Definition of curb in English:

curb

Syllabification: curb
Pronunciation: /kərb
 
/

noun

  • 1North American A stone or concrete edging to a street or path.
    More example sentences
    • She had to sit on the hard concrete curb in order to collect herself.
    • Residential paving is one of the largest markets in the United States for new streets, reconstruction and curb and gutter.
    • He led the boy to the street's curb and sat him down.
  • 3 (also curb bit) A type of bit that is widely used in western riding. In English riding it is usually only used with a snaffle as part of a double bridle.
    More example sentences
    • Too often I see people with track horses, who they are afraid of, sticking a big curb bit in their mouth.
    • The curb bit promises collection - contained energy, not free forward movement - and hence submission to the will of the rider.
    • The soldiers ride bays or chestnuts and use United States Army regulation saddles, saddlecloths, halters, bridles, and curb bits.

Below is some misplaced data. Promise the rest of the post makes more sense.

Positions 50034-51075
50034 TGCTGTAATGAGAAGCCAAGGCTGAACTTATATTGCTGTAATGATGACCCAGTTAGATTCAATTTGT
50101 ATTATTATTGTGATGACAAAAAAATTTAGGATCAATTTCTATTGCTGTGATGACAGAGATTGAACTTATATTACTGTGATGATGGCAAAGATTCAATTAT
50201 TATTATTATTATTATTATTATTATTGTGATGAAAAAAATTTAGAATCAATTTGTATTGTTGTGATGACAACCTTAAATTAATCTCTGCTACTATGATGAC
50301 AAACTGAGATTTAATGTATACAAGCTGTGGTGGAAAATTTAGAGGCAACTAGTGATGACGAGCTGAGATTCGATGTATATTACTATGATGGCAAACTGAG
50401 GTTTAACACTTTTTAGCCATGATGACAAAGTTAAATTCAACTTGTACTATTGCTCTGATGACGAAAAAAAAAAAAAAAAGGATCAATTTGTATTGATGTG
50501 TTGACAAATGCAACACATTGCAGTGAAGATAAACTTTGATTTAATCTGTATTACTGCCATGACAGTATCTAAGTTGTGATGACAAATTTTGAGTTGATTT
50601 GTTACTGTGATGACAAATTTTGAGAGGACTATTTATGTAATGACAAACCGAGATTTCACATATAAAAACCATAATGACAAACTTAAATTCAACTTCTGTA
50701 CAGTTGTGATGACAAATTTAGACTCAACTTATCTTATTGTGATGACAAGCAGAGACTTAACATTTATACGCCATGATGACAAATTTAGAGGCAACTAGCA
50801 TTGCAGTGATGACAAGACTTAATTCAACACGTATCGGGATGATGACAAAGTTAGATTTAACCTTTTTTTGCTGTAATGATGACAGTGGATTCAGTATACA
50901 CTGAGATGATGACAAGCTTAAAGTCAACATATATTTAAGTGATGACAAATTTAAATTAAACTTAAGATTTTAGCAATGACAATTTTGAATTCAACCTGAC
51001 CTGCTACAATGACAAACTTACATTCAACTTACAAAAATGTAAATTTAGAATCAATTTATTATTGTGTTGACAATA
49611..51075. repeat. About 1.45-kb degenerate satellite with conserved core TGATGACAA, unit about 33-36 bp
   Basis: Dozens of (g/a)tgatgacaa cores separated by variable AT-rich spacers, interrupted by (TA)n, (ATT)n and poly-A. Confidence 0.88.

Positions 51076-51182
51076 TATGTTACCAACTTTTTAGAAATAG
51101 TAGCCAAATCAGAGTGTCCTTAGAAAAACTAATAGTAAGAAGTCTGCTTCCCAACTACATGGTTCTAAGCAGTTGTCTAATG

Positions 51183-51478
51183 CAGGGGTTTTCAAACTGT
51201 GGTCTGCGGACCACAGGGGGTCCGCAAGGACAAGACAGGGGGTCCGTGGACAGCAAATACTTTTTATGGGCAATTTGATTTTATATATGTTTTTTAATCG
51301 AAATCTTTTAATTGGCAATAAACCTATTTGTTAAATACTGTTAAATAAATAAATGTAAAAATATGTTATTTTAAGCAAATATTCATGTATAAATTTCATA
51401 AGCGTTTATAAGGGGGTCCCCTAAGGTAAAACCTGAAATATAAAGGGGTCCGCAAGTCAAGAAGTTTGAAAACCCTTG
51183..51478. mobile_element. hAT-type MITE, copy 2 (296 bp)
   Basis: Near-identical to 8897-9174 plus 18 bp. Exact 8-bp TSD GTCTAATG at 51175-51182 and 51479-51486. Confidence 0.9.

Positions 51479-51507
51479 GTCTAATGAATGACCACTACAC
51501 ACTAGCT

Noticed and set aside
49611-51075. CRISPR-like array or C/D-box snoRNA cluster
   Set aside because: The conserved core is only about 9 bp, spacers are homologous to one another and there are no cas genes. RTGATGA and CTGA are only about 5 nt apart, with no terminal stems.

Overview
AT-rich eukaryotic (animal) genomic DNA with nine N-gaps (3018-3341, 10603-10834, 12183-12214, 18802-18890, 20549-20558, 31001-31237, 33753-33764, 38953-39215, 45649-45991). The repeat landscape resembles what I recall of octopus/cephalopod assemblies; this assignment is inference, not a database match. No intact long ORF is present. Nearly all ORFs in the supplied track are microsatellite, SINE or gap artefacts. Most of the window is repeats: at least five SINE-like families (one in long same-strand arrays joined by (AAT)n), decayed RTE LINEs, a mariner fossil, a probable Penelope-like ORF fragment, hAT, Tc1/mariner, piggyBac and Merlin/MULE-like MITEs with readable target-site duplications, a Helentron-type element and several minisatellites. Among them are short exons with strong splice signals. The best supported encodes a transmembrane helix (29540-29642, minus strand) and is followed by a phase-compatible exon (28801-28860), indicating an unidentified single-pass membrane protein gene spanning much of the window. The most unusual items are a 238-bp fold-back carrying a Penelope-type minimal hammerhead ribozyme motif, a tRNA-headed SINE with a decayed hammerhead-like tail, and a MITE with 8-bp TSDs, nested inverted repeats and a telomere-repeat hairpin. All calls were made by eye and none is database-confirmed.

• 4A swelling on the back of a horse’s hock, caused by spraining a ligament.

verb

[with object] Back to top  
  • 1Restrain or keep in check: she promised she would curb her temper
    More example sentences
    • Worries over job security will curb consumer spending.
    • In short, critics say, it could mean a return to the undisciplined days of a decade ago, before many governments had to curb runaway spending to qualify for the euro.
    • When she's not curbing her enthusiasm, where does she hang her hat?
    Synonyms
    restrain, hold back/in, keep back, repress, suppress, fight back, bite back, keep in check, check, control, rein in, contain, bridle, subdue
    informal keep a/the lid on
  • 1.1Restrain (a horse) by means of a curb.
    More example sentences
    • The educational authorities have moved swiftly to curb this bucking bronco, whose 100 percent pass rates were the wonder of the land.
    • It didn't help that his holographic partner, a die-hard environmentalist, kept urging him to clean up after the mess; curbing a horse is not easy to do.
    • The raw energy, just curbed by their athletic riders, of the Parthenon horses comes to us straight from the ice age, from the dawn of humanity.
  • 2Lead (a dog being walked) near the curb to urinate or defecate.

Origin

late 15th century (denoting a strap fastened to the bit): from Old French courber 'bend, bow', from Latin curvare (see curve).

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